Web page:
This is part 2 of the Archos 5 Internet Tablet review. It had to be split due to being too long for the CMS, so make sure to read part 1 first.
The Archos 5 IT supports both MTP and MSC/UMS as well as a debug mode and an USBnet mode that lets you connect the Archos to the Internet via a USB cable to a computer with an Internet connection. Android is based on Linux, and the file system on the device isn’t accepted by Windows (at least it wasn’t for me) when connecting in MSC mode, so it will prompt you to format if you select that option. As of FW 1.7.71 you can do this from the device itself, and that will leave you with FAT32 as the file system. This does however mean you can’t transfer files larger than 4GB, which might be an issue if you have HD movie rips. MTP works fine though without any reformatting, although it gets a bit tedious to click “transfer anyways” 374643 times when WMP thinks that the video file can’t be played on the device. MTP is generally good at letting you know when a file isn’t supported, but that whole functionality becomes a mess with a player that supports this many formats. MTP mode of course also allows you to manage the media on the device with software if you so please, but no software is required. There are also other methods of transferring media; apps that will let you transfer via Bluetooth and FTP are sure to exist, though I haven’t tried any myself. You can also put files on the microSD card (if you have the flash version of the device) and then use file manager to copy files onto the device. This will take a long time though, but if you happened to be somewhere without a microUSB cable or network access it’s an option. Lastly, you can transfer files over the network by browsing to shared folders in the file browser and copying files to the device. This is generally slow, but hey, it’s wireless!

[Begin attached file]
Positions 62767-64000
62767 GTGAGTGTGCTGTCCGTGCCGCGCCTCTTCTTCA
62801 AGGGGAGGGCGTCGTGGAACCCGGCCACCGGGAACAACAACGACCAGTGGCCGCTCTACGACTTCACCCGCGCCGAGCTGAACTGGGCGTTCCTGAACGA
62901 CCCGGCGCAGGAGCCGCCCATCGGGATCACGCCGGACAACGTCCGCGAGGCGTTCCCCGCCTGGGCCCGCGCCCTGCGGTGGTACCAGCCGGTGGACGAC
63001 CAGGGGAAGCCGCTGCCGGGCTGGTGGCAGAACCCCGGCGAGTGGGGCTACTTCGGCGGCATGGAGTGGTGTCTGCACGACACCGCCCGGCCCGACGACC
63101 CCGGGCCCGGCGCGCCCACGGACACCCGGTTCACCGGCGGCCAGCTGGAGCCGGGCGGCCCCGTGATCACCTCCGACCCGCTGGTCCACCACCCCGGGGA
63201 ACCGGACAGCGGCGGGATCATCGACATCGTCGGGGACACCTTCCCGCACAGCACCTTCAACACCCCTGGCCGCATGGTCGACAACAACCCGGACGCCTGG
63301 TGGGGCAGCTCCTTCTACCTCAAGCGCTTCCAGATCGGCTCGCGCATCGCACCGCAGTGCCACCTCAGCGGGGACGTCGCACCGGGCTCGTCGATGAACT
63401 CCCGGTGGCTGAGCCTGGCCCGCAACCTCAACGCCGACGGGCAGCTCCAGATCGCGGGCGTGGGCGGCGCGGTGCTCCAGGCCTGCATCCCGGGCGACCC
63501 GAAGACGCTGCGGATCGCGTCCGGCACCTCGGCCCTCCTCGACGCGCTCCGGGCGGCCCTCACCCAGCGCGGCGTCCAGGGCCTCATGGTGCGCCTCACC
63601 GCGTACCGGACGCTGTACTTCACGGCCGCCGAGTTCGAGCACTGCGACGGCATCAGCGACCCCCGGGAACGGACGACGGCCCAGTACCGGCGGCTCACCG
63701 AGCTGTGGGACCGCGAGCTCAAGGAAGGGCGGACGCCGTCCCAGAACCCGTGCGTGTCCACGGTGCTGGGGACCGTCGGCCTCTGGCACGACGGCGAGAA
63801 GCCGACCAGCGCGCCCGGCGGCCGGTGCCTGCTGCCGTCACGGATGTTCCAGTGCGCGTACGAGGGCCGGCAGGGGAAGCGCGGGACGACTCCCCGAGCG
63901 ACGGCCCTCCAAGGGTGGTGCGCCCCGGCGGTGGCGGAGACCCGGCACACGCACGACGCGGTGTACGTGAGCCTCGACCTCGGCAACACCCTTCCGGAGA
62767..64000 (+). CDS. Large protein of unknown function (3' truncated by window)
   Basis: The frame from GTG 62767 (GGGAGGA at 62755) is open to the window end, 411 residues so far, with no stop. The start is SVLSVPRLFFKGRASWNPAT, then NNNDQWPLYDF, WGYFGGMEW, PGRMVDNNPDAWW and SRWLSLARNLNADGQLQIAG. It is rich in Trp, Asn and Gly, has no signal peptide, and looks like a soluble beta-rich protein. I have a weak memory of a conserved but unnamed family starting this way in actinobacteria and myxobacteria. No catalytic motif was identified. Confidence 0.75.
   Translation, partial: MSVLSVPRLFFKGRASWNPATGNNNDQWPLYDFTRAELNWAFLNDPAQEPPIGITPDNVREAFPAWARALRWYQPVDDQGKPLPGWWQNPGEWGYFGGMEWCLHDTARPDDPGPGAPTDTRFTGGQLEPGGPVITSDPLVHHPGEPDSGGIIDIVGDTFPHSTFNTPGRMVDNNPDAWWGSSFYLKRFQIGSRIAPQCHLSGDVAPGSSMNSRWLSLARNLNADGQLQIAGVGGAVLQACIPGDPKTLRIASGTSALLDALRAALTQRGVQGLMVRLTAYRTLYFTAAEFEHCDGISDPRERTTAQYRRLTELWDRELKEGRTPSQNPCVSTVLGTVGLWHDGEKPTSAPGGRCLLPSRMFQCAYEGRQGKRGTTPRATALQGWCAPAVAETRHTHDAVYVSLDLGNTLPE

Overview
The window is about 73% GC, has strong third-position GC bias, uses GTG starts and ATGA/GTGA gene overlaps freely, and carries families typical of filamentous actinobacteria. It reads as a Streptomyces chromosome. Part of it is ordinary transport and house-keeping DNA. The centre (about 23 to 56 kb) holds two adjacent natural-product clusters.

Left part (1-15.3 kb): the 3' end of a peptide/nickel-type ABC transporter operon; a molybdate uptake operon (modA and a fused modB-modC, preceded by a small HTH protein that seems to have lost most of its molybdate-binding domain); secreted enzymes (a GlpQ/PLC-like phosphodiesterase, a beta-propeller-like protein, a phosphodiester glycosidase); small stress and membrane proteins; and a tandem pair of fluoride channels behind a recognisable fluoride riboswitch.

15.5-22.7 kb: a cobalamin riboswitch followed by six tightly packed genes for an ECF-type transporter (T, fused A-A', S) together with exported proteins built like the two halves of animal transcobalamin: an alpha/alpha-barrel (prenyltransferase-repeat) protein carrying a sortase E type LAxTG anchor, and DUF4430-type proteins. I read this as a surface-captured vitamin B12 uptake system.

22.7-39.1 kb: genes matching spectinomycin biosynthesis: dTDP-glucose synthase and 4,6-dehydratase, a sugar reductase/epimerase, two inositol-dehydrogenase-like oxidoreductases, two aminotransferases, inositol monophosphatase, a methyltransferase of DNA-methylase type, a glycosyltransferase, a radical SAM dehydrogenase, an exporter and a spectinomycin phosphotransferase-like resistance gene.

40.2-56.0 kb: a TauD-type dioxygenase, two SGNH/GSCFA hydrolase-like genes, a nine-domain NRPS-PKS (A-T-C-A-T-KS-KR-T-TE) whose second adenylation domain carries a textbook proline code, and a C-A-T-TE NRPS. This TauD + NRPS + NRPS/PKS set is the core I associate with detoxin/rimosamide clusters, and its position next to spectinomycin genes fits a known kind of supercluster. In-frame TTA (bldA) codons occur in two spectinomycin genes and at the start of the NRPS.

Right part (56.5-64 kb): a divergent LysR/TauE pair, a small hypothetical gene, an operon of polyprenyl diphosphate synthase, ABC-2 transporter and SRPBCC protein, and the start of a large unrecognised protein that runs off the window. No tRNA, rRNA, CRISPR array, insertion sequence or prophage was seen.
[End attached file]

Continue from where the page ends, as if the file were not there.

I thought I’d save this part of the review until last, otherwise I’m guessing a fair amount of people would simply stop reading and writing the device off as a joke very early on. I’m a fairly techy guy, with a fair amount of present and past gadgets under my belt, and I’m not overstating in any way whatsoever when I say that in the few months I’ve had the Archos 5 IT, it’s been more buggy, crashy and generally unstable than every single device I’ve ever had in my life combined. Probably squared, as well. While some bugs have been fixed in later firmware versions, it’s still so buggy that I’ve had to attach a small metal pin to the device permanently so I can reach the reset hole when out and about. Here’s a short recollection of some of the bugs I’ve had recently, since 1.7.33. Note that the device was cleaned completely several times to get a 100% clean install of the new firmware, and these bugs aren’t limited to my device only- in fact the general rule with the Archos 5 IT is that if your device isn’t broken, it might be defective.